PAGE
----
In Africa, 101 million girls aged 10 and over have been subjected to FGM.

Women are in general 14 times more likely to die in a disaster than men

These numbers are absolutely shocking.

From my own experiences volunteering in Asia, it is strikingly obvious that it is a massive disadvantage to be a women in the developing world. In Vietnam, I volunteered at The Little Rose Warm Shelter, a home for girls who had been or were at risk of being, sexually abused or trafficked. In Cambodia, where I volunteered on two occasions, you didn’t need to look far to see the huge prostitution problem, with girls as young as 11 and 12 walking the streets.

Educating women and empowering them to has proven to be hugely successful where implemented. Educated women marry later in life, have smaller families and they are much more likely to put their own children in school. Their increased literacy and numeracy skills give them better careers and awareness of health issues.

Just one extra year in high school can increase a woman’s salary by between 15 and 25%, and as a knock on effect, the income of her entire family.

a woman with a better education is more likely to survive childbirth, and her children are more likely to survive early childhood.

girls with a high school education are 6 times LESS likely to be married as children

Volunteering with Women’s Charities

If you are planning to volunteer or donate and want to get involved with charities especially focused on women and girls here are some fantastic organisations to consider;

The Little Rose Warm Shelter, Vietnam

Plan International

HeForShe

Additionally, if you have volunteered somewhere with a woman’s charity and would like to share your experiences or some advice, please e-mail me on volunteerasia@hotmail.com so I can add your organisation to this post.

 

Ice Buckets; The Good, The Bad and The Viral.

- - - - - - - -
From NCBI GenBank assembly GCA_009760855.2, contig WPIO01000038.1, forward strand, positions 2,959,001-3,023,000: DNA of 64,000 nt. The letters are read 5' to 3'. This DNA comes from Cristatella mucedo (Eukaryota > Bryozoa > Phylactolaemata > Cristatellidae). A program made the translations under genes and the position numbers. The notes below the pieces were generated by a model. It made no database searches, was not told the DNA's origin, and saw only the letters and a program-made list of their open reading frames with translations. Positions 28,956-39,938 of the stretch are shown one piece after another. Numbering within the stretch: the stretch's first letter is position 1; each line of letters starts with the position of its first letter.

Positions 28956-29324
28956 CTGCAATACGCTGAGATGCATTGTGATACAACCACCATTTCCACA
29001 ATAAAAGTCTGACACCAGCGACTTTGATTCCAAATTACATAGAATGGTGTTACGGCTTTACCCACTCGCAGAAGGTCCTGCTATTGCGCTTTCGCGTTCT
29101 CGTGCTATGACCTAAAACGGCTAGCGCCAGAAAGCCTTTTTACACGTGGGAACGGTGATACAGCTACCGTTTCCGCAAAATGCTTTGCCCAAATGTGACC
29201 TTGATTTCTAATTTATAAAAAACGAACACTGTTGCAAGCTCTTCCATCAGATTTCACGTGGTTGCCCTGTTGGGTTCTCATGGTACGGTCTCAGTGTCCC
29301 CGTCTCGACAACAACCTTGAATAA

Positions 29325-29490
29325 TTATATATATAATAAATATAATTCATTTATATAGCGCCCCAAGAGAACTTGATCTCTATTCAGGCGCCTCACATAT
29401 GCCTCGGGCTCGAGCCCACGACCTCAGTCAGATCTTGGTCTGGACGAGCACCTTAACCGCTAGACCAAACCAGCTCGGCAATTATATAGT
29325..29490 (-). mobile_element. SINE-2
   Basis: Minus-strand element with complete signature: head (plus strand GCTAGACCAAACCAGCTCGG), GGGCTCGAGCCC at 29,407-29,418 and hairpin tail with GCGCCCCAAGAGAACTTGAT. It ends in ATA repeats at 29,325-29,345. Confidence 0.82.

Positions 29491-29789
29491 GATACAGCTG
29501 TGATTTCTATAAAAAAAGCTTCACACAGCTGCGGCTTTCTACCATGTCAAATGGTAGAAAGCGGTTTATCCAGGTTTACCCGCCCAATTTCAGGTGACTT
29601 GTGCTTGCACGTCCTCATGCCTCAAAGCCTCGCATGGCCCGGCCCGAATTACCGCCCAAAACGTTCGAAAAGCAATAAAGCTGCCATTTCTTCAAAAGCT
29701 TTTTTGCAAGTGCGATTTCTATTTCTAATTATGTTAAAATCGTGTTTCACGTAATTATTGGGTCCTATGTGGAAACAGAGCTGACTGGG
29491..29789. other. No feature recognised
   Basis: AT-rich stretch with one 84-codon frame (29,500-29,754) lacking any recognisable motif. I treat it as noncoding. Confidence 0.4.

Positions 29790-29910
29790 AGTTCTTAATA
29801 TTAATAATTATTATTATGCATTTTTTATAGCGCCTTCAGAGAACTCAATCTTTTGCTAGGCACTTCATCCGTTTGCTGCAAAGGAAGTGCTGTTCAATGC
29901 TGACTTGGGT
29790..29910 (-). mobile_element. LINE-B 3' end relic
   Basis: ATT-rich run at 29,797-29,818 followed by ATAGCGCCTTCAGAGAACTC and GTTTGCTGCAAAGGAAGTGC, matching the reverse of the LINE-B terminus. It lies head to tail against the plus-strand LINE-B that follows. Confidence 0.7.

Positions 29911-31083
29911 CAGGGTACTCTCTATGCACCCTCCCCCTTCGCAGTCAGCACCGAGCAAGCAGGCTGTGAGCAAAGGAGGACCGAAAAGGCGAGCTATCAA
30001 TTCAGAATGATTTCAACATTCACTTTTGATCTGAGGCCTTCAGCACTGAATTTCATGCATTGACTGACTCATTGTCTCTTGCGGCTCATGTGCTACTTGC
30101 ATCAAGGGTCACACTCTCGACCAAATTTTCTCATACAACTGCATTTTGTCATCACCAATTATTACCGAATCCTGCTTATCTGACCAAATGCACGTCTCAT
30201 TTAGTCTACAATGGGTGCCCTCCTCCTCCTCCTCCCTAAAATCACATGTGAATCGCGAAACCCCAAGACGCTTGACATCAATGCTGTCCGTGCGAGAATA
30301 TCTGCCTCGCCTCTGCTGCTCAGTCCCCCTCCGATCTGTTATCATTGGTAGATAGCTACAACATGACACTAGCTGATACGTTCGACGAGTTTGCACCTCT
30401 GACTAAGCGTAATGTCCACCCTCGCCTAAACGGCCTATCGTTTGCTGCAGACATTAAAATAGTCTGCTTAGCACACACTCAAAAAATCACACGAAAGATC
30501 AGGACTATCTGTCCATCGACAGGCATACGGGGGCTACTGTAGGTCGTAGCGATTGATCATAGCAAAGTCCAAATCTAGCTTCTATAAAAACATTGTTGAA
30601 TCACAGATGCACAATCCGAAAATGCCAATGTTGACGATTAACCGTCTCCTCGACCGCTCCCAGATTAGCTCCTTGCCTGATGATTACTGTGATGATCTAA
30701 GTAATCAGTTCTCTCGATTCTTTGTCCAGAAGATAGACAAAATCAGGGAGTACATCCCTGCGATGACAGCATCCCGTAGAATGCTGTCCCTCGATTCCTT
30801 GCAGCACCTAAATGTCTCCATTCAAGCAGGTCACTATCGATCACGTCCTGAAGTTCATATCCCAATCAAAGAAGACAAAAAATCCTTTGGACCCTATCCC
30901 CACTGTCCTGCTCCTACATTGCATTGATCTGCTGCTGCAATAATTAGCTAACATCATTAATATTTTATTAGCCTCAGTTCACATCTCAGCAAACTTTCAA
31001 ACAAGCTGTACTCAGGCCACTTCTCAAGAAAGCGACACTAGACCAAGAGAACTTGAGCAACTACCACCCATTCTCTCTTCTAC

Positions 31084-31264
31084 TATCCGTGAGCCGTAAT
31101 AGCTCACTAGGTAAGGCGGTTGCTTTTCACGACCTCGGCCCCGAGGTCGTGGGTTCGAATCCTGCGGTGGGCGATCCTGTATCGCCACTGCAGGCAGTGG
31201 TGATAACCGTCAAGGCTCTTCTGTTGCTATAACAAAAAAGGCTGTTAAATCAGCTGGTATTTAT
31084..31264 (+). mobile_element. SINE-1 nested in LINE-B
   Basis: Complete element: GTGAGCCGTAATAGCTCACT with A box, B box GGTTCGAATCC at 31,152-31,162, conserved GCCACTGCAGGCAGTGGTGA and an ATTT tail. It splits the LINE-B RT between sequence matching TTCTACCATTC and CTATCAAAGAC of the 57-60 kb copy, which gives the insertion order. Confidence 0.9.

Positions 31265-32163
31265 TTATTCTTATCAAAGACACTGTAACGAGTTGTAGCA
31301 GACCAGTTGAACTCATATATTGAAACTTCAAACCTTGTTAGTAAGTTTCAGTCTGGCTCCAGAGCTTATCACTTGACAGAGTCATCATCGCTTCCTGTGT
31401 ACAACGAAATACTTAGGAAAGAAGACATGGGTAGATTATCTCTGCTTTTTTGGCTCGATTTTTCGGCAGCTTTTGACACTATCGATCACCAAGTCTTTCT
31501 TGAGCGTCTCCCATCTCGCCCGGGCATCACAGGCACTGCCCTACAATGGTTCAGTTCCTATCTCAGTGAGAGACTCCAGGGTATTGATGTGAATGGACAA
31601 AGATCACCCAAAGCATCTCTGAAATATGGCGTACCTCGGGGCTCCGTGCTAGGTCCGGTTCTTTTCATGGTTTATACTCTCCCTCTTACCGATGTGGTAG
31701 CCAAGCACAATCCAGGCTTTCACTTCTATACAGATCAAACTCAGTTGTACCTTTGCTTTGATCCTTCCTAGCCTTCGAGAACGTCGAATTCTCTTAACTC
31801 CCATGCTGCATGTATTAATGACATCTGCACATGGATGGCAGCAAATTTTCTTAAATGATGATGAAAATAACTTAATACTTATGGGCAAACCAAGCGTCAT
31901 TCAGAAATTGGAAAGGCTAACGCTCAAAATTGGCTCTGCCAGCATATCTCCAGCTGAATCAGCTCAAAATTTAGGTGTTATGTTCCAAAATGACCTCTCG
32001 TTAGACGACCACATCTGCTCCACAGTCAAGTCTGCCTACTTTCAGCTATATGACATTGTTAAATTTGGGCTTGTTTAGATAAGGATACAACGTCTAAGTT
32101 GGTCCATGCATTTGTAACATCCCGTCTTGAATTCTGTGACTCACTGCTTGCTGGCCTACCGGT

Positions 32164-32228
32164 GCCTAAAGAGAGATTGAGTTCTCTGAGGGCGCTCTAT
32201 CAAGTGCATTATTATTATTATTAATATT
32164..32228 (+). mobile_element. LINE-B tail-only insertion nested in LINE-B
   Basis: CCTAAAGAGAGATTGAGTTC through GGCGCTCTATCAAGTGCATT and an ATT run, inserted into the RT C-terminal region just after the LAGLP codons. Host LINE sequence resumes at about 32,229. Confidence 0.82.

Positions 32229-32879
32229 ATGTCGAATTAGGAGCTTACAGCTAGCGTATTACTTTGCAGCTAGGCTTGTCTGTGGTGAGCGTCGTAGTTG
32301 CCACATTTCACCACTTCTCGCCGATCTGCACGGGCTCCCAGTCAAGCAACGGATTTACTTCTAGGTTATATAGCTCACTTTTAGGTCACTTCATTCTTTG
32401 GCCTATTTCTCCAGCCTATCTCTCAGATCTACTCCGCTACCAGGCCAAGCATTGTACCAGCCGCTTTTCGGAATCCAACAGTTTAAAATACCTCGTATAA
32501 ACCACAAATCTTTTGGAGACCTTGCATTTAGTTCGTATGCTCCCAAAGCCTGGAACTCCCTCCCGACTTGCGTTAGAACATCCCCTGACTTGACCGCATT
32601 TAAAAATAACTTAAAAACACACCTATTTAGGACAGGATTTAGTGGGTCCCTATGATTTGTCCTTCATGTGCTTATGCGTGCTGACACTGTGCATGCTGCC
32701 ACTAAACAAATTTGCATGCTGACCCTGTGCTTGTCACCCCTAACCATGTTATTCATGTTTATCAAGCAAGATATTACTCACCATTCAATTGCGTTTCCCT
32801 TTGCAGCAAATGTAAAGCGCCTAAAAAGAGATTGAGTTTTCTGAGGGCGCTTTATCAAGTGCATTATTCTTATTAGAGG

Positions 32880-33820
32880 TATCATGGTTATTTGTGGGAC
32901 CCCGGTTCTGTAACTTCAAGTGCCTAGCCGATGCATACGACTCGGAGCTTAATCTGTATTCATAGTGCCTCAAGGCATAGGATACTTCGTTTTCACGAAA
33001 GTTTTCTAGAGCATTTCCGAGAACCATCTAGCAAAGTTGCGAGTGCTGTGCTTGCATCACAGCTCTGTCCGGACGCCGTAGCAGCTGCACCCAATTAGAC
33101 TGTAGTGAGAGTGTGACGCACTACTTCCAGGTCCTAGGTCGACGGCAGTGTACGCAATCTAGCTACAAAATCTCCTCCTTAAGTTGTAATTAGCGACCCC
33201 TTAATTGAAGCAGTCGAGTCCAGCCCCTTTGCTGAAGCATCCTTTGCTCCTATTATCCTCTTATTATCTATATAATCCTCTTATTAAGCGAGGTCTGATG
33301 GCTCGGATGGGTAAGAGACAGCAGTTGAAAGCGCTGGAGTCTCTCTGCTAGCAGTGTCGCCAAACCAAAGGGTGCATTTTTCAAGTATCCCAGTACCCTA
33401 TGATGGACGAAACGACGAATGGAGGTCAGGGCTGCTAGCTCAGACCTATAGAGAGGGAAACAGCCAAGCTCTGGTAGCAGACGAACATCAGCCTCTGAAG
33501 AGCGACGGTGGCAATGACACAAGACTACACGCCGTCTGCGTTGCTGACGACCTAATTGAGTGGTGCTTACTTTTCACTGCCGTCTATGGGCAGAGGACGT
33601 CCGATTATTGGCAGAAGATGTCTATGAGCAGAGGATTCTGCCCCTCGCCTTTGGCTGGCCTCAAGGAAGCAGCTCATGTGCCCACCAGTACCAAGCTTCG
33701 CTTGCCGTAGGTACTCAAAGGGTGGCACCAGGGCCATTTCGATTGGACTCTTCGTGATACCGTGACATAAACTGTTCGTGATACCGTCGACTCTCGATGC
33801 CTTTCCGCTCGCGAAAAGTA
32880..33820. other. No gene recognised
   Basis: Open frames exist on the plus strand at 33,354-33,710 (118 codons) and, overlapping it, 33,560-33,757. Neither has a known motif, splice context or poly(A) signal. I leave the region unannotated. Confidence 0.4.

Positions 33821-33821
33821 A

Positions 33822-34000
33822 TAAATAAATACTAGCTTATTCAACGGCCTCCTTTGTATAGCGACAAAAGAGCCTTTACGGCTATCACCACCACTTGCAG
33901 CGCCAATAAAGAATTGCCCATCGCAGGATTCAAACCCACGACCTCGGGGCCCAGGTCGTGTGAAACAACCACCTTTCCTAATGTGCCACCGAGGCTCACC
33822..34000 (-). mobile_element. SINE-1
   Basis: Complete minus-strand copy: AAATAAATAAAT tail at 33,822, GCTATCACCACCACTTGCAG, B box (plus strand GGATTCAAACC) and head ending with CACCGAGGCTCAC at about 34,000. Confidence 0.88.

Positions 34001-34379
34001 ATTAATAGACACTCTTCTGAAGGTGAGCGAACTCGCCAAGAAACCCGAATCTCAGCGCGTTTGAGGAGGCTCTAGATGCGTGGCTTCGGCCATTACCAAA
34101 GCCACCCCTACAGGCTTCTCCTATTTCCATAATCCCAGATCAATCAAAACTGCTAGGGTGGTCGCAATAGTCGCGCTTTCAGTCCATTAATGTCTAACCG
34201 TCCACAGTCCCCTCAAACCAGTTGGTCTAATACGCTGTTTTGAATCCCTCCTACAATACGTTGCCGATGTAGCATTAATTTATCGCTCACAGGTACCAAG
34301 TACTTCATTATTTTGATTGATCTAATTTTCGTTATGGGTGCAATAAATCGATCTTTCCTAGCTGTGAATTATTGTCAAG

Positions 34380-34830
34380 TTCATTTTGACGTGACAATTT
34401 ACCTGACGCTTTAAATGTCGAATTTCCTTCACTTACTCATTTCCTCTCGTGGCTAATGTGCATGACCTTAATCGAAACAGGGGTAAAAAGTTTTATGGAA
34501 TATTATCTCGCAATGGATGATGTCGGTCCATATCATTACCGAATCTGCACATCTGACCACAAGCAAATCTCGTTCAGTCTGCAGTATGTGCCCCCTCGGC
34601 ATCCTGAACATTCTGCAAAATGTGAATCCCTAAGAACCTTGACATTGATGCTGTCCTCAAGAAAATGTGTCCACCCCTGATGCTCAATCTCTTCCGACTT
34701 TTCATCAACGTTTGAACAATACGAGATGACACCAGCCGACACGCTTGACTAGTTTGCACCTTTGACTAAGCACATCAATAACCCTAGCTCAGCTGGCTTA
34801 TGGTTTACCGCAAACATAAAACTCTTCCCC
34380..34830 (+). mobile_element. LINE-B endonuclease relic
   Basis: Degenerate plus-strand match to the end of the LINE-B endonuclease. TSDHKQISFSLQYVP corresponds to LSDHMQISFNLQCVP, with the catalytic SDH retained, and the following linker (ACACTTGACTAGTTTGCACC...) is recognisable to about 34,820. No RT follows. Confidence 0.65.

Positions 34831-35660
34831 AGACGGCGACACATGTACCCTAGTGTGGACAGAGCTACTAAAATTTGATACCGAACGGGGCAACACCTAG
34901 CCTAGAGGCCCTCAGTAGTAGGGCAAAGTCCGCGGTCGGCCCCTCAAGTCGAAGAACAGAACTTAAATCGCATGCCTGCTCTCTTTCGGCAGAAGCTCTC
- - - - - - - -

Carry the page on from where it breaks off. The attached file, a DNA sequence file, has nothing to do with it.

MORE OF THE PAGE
KONY 2012, No Make-Up selfies, The Ice Bucket Challenge. Viral campaigning is gathering speed, and in my opinion, is here to stay whether we like it or not. So, can we make it better?

The Ice Bucket Challenge for ALS is the most recent of these viral campaigns and is causing a lot of debate. Despite its shortcomings (which I will discuss), I think its a great campaign. It has really gotten people talking, not only about ALS but also about the water crisis, animal testing, fundraising in general, and a whole host of other diseases. And while I am pretty tired of seeing a million new videos posted every time I check my phone, I am happy that these are the things we are talking about on social media at the moment and not trashy celebrity gossip. I don’t care who Taylor Swift is dating or which sports star is the latest in a cheating scandal but I DO care about fundraising, medical research and anything a regular Joe can do to make a positive difference in the world.

Some ALS Facts

(www.alsa.org)

  • ALS is not contagious.
  • It is estimated that ALS is responsible for nearly two deaths per hundred thousand population annually.
  • Approximately 5,600 people in the U.S. are diagnosed with ALS each year. The incidence of ALS is two per 100,000 people, and it is estimated that as many as 30,000 Americans may have the disease at any given time.
  • Although the life expectancy of an ALS patient averages about two to five years from the time of diagnosis, this disease is variable and many people live with quality for five years and more.  More than half of all patients live more than three years after diagnosis.
  • About twenty percent of people with ALS live five years or more and up to ten percent will survive more than ten years and five percent will live 20 years. There are people in whom ALS has stopped progressing and a small number of people in whom the symptoms of ALS reversed.
  • ALS occurs throughout the world with no racial, ethnic or socioeconomic boundaries.
  • ALS can strike anyone.
  • The onset of ALS is insidious with muscle weakness or stiffness as early symptoms. Progression of weakness, wasting and paralysis of the muscles of the limbs and trunk as well as those that control vital functions such as speech, swallowing and later breathing generally follows.
  • There can be significant costs for medical care, equipment and home health caregiving later in the disease.  It is important to be knowledgeable about your health plan coverage and other programs for which your may be eligible, including SSA, Medicare, Medical and Veteran Affairs benefits.

The Ice Bucket Challenge